As you can probably see, these are pretty narrow areas that Congress is unable to regulate. Broadly speaking, you should assume that if you are buying or selling anything, or if you are in any way using the "instrumentalities" of interstate commerce -- such as roads, phone lines, the Internet -- Congress has authority to regulate your conduct.

  • These are the cases that I would have mentioned and there aren't many of them on point. The most recent iteration of Gonzales v. Raich, is Taylor v. U.S. (U.S. June 20, 2016) holding that the interstate commerce requirement of the Hobbs Act is so trivial that a court may take judicial notice of it's presence in the absence of any proof of a connection to interstate commerce, citing Wickard. supremecourt.gov/opinions/15pdf/14-6166_o7jp.pdf en.wikipedia.org/wiki/Taylor_v._United_States_(2016)
    – ohwilleke
    Commented Mar 1, 2021 at 22:05
  • 1
    United States v. Lopez was unfortunately side-stepped by making it illegal to carry guns transported over state lines, which is almost every gun in existence. I'd remove it from your post. Commented Mar 1, 2021 at 23:59
  • @JonathanReez That sounds like a good point to add after the section on it, rather than removing it. Commented Mar 2, 2021 at 15:00
  • @JonathanReez I'm pretty sure you're imagining some development in the law. Under 18 U.S. Code § 926A, it remains generally legal to transport guns over state lines. Even if it weren't, that would make Lopez a better example for the OP, not a worse one.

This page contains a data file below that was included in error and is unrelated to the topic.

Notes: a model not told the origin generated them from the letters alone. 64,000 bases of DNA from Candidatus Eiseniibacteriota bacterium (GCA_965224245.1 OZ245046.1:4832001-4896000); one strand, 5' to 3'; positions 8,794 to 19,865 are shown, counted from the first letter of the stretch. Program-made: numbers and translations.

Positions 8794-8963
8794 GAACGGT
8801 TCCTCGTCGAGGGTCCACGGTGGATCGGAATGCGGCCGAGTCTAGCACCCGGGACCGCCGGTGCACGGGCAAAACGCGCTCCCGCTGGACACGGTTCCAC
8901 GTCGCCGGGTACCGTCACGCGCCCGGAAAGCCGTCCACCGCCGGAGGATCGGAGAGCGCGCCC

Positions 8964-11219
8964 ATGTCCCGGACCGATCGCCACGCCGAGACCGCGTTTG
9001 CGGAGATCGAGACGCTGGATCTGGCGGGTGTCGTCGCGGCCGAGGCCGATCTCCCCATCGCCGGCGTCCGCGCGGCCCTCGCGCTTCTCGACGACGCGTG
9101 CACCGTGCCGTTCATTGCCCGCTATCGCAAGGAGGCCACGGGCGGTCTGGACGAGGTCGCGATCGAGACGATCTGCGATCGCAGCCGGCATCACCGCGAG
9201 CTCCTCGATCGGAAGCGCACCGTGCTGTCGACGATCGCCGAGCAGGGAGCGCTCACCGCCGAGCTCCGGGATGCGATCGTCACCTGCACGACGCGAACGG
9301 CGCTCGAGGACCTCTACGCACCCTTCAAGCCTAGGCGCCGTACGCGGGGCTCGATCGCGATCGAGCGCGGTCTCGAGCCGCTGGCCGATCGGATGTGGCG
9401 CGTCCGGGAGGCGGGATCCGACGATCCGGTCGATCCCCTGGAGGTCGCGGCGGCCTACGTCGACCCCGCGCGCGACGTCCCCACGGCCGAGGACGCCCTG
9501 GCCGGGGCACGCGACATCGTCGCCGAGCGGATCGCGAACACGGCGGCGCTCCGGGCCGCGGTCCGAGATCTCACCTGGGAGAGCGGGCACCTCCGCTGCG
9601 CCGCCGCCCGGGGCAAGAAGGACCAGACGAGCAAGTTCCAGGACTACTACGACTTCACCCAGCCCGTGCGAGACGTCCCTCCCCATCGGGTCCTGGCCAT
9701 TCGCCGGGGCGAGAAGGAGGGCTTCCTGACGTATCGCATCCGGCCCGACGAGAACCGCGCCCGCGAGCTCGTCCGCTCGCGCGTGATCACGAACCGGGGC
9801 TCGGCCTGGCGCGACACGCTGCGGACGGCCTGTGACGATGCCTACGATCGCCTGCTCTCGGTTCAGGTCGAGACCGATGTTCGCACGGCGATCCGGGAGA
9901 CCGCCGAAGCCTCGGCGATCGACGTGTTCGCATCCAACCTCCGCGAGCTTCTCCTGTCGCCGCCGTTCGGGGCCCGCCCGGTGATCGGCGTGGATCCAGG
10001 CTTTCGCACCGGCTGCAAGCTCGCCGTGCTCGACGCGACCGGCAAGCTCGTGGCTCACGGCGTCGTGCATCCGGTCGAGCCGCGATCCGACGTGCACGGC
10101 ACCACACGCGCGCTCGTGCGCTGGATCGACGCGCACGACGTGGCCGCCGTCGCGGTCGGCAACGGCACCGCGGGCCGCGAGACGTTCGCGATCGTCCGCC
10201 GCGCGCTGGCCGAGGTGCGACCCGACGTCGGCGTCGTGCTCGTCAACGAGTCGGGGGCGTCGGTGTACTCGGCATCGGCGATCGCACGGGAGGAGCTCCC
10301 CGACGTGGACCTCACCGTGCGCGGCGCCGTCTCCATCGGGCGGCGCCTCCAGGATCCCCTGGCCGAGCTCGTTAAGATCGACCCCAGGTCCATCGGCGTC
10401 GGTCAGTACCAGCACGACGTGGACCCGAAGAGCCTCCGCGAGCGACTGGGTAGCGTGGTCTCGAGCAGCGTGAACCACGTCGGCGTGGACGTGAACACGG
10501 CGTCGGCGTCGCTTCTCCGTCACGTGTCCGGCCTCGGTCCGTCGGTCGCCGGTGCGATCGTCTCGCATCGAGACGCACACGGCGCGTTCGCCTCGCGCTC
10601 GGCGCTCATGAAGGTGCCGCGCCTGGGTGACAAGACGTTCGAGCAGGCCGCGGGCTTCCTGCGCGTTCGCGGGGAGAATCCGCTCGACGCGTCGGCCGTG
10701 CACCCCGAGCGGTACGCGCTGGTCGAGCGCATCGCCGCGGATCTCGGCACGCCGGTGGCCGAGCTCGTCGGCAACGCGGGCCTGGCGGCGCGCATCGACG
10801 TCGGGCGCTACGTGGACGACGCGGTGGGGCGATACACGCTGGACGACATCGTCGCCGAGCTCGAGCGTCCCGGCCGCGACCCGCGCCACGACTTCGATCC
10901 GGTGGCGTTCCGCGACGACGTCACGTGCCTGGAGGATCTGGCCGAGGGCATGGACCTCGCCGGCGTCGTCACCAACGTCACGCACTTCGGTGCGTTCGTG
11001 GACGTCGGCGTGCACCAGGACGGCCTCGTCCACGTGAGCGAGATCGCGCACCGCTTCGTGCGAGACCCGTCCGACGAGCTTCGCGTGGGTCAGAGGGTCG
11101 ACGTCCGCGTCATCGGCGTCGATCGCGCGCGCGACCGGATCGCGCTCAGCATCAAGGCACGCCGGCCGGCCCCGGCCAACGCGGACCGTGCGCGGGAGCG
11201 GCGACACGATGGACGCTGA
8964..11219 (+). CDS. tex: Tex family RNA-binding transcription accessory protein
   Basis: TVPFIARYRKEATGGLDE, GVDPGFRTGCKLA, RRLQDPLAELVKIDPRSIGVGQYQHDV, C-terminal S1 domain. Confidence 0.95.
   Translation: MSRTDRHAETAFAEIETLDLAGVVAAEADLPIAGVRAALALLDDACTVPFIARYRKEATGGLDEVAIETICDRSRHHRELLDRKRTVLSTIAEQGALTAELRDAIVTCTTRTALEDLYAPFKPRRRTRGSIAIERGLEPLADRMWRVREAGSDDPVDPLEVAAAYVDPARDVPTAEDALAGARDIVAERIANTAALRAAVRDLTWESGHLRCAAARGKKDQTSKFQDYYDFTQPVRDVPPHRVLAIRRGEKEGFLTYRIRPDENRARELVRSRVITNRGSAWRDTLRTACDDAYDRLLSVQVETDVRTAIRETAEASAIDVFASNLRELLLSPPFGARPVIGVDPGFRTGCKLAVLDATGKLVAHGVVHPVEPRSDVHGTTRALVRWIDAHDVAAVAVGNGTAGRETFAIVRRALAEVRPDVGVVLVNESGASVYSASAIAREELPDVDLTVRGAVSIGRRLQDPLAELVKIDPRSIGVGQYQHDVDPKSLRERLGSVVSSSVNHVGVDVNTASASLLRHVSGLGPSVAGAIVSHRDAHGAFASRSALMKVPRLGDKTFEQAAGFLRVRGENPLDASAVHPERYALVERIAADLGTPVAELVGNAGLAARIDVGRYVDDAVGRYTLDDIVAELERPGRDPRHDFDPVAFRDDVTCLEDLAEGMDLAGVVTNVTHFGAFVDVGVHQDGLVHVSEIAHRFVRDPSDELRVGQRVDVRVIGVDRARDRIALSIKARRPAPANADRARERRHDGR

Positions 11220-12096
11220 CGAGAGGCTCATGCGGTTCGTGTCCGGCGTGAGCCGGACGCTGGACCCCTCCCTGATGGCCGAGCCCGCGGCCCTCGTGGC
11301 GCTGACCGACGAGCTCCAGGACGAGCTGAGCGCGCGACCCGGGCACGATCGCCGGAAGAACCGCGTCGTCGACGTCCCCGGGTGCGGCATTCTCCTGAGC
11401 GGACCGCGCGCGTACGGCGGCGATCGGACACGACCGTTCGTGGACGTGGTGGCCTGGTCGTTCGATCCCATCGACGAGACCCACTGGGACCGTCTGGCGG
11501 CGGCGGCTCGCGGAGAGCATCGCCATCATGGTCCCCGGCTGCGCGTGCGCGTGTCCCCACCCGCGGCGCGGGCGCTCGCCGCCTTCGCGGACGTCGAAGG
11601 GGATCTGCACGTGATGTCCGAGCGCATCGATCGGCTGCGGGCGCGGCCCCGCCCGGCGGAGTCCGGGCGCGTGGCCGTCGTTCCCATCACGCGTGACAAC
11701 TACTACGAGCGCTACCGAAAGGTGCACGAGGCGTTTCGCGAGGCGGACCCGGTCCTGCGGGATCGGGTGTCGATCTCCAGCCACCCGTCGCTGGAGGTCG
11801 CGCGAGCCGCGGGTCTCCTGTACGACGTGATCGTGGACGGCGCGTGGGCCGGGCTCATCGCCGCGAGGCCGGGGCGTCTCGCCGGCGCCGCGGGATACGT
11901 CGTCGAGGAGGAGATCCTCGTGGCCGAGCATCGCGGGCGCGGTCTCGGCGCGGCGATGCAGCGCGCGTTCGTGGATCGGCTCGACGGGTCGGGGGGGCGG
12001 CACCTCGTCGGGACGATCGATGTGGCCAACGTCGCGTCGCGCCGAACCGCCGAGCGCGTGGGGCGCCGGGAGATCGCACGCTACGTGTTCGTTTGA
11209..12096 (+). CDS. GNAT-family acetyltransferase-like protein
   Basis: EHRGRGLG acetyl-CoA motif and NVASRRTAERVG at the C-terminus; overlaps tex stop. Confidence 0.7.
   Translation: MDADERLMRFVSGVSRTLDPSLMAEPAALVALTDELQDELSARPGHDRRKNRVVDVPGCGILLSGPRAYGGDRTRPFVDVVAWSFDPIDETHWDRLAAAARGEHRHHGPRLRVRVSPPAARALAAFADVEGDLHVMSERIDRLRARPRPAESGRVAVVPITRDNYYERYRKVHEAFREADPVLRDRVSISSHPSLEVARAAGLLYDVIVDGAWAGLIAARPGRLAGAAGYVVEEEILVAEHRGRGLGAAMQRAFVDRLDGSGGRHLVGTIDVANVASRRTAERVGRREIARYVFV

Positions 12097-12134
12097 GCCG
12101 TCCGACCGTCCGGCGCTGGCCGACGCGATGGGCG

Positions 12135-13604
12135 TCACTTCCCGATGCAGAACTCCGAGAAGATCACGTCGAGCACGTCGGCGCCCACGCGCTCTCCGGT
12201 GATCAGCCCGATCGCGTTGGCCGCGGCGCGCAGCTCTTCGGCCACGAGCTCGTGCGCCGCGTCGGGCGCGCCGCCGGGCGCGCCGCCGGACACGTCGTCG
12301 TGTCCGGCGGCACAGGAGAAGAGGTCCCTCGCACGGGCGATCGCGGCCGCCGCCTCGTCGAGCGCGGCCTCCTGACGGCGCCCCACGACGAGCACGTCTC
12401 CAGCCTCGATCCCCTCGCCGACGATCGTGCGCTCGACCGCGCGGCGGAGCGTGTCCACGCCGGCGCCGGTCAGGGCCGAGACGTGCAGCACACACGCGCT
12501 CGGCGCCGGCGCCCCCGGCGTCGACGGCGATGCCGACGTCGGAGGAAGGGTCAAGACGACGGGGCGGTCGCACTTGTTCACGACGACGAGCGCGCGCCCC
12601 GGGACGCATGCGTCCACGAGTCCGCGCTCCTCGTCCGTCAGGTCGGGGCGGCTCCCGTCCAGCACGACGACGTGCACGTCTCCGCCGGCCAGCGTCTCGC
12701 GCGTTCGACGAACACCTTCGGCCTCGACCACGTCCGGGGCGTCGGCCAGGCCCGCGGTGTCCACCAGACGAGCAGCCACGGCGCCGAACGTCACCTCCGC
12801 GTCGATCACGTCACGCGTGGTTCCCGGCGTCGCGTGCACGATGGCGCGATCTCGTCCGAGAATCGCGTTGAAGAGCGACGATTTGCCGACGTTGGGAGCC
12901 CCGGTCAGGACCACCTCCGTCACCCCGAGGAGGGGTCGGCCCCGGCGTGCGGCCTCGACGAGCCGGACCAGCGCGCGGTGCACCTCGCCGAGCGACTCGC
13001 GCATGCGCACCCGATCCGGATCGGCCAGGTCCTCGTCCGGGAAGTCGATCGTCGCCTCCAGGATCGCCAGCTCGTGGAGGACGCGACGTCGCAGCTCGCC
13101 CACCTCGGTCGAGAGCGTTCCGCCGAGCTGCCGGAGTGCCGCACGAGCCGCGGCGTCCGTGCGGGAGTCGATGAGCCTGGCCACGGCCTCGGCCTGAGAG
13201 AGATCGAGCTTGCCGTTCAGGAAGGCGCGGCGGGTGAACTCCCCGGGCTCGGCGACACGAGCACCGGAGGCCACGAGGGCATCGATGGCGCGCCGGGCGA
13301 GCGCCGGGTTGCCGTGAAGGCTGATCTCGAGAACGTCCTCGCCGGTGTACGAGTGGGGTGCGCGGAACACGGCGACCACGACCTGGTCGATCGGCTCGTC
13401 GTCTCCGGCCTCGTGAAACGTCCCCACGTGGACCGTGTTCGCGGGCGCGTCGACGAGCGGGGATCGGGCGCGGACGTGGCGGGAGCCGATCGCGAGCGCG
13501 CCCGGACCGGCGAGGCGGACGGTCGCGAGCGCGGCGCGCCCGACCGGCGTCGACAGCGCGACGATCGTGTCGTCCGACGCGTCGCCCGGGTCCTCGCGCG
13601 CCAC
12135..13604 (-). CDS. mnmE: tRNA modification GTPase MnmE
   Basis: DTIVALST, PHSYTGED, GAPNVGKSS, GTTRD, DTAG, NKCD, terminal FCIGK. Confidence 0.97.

– bdb484
    Commented Mar 2, 2021 at 18:23
  • @bdb484 I'm talking about carrying guns near schools. Congress successfully went around the Supreme Court on that one. Commented Mar 2, 2021 at 18:34

The doctrine followed in Gonzalez v. Raich, that a local activity affects a broad interstate market, and is thus subject to Federal law under the Commerce Clause of the US Constitution was first adhered to by the US Supreme court in the case of Wickard v. Filburn, 317 U.S. 111 (1942). This case is described in the Wikipedia article:

An Ohio farmer, Roscoe Filburn, was growing wheat to feed animals on his own farm. The US government had established limits on wheat production, based on the acreage owned by a farmer, to stabilize wheat prices and supplies. Filburn grew more than was permitted and so was ordered to pay a penalty. In response, he said that because his wheat was not sold, it could not be regulated as commerce, let alone "interstate" commerce (described in the Constitution as "Commerce... among the several states"). The Supreme Court disagreed.

In section II of its opinion on Wickard v. Filburn the Court wrote:

"The commerce power is not confined in its exercise to the regulation of commerce among the states. It extends to those activities intrastate which so affect interstate commerce, or the exertion of the power of Congress over it, as to make regulation of them appropriate means to the attainment of a legitimate end, the effective execution of the granted power to regulate interstate commerce. . . . The power of Congress over interstate commerce is plenary and complete in itself, may be exercised to its utmost extent, and acknowledges no limitations other than are prescribed in the Constitution..." (Quoting United States v. Wrightwood Dairy Co., 315 U. S. 110)